3-D printing is an increasingly accessible technology that is bringing manufacturing into the home. Now these marvels of technology are being used in medicine. With children growing rapidly, expensive prosthetics are not an option for most families. Customized 3-D printed prosthetics are becoming more common and are helping out these families by making prosthetics less expensive.



3-D Printed Prosthetic Hand

Usually, 3-D printers only print hard material such as plastic and metal. This is very useful while creating bone replacements and customizable prosthetics, but is not ideal for printing organic tissue.

Bioprinting, or the printing of organic tissues, is a rising and feasible option in medical treatments. This advance would be a huge improvement to many practices such as medical testing and organ transplants. The ability to print organic tissue would eliminate the need for long donor list that many people wait on, but never receive an organ. With bioprinting doctors would be able to test their medicine on organic human tissue rather than animals. This all may sound like science fiction, however it is happening right now.

Carnegie Mellon recently bought a commercial 3-D printer for around 1,000 dollar and after some modifications began to print soft materials. Associate professor at Carnegie Mellon Adam Feinberg and others have developed a way to print soft materials in-expensively. The main problem with printing soft materials is the prints would collapse on the weight of itself. To prevent this the researchers at Carnegie Mellon created a process they now call FRESH (Freeform Reversible Embedding of Suspended Hydrogels). In this process the nozzle prints with a gel inside a petri dish filled with a supportive gel. Then they heat up the petri dish and the supportive gel melts away leaving the print.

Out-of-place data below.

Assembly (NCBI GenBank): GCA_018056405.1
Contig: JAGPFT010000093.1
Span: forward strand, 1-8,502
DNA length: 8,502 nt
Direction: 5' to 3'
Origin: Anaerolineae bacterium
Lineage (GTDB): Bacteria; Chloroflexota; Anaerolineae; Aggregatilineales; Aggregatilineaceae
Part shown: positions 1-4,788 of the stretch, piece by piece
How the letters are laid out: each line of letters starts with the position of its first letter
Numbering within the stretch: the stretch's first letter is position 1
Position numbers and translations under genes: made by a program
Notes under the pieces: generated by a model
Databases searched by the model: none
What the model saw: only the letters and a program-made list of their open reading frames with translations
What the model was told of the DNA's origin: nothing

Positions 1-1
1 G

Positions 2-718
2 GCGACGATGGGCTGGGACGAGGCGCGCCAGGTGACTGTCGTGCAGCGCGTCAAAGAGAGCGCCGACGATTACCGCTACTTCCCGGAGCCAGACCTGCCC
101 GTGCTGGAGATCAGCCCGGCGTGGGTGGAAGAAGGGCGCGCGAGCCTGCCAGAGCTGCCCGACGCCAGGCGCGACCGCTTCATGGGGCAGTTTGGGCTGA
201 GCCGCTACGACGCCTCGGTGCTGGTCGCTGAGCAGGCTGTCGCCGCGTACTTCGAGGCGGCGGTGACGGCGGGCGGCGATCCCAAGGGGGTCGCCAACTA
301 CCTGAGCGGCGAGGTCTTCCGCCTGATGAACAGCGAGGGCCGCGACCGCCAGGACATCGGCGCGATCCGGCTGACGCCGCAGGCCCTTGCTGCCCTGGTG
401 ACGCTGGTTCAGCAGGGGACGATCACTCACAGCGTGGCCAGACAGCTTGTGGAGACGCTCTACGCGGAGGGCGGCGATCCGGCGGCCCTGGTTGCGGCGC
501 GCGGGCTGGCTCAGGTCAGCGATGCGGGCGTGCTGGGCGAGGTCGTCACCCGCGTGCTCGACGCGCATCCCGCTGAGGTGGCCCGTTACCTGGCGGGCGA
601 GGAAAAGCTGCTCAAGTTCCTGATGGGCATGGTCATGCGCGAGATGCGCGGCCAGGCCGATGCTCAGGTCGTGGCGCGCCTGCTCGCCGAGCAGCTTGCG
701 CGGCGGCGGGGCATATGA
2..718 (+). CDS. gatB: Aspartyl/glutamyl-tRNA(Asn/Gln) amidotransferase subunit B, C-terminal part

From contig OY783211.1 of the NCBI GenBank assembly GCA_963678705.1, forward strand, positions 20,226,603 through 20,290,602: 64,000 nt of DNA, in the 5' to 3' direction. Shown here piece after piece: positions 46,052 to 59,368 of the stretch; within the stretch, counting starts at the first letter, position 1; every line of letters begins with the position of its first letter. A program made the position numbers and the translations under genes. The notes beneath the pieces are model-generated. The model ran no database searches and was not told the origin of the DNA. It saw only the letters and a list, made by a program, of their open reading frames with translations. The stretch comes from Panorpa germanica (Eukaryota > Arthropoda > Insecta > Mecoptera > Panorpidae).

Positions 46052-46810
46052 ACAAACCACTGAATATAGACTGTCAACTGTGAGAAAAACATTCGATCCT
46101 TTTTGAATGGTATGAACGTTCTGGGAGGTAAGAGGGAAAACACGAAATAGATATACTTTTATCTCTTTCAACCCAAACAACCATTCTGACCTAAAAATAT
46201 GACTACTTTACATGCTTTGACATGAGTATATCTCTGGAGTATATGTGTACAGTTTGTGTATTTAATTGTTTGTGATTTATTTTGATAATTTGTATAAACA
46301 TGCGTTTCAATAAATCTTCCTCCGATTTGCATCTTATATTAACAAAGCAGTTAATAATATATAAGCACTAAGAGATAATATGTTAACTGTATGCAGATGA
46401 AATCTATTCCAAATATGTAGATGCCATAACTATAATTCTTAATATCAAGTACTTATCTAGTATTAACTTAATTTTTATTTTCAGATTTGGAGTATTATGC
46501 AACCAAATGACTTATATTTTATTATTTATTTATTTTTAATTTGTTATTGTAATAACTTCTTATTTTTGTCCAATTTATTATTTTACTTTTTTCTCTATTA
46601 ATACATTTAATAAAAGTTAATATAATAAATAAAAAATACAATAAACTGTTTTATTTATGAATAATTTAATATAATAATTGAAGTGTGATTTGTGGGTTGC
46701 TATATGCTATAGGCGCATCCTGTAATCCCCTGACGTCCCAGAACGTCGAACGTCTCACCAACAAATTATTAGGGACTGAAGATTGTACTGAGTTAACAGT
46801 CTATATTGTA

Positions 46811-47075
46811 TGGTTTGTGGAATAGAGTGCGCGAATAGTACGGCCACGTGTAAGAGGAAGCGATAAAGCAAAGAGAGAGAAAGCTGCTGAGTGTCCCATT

As this technology is open source and inexpensive, hopefully many patients will be receiving their very own custom printed organs soon.


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Understanding Communication between Dogs

If you like dogs or happen to be a dog owner, you may have heard that when a dog wags its tail, it’s showing signs of happiness and friendliness. Well, a research on the communication between dogs in 2007 indicates that the direction to which the dog wags its tail is also significant in indicating a dog’s mood. The Italian researchers discovered that a wag of the tail to the left demonstrates negative emotions, while a wag to the right conveys more positive emotions.


Photo taken by author

Photo taken by author

Recently, another study published by Current Biology furthered this case. It is reported that when dogs watch videos or other dogs wagging its tails, when the video shows a wag tail to the left, the dog reacts with anxiety with a higher heartbeat; when the video shows a wag to the right, however, the dog reacts more calmly.

This is because emotions are related to either the left or right side of the brain, and a left-brain activation leads to a wag to the right, while a right-brain activation leads to a wag to the left.

This is significant because it is one way that dogs may communicate to one another. So next time when you see a dog wagging its tails, you know that it’s showing more emotion than just happiness.

Original Article: A Dog’s Tail Wag Says a Lot, to Other Dogs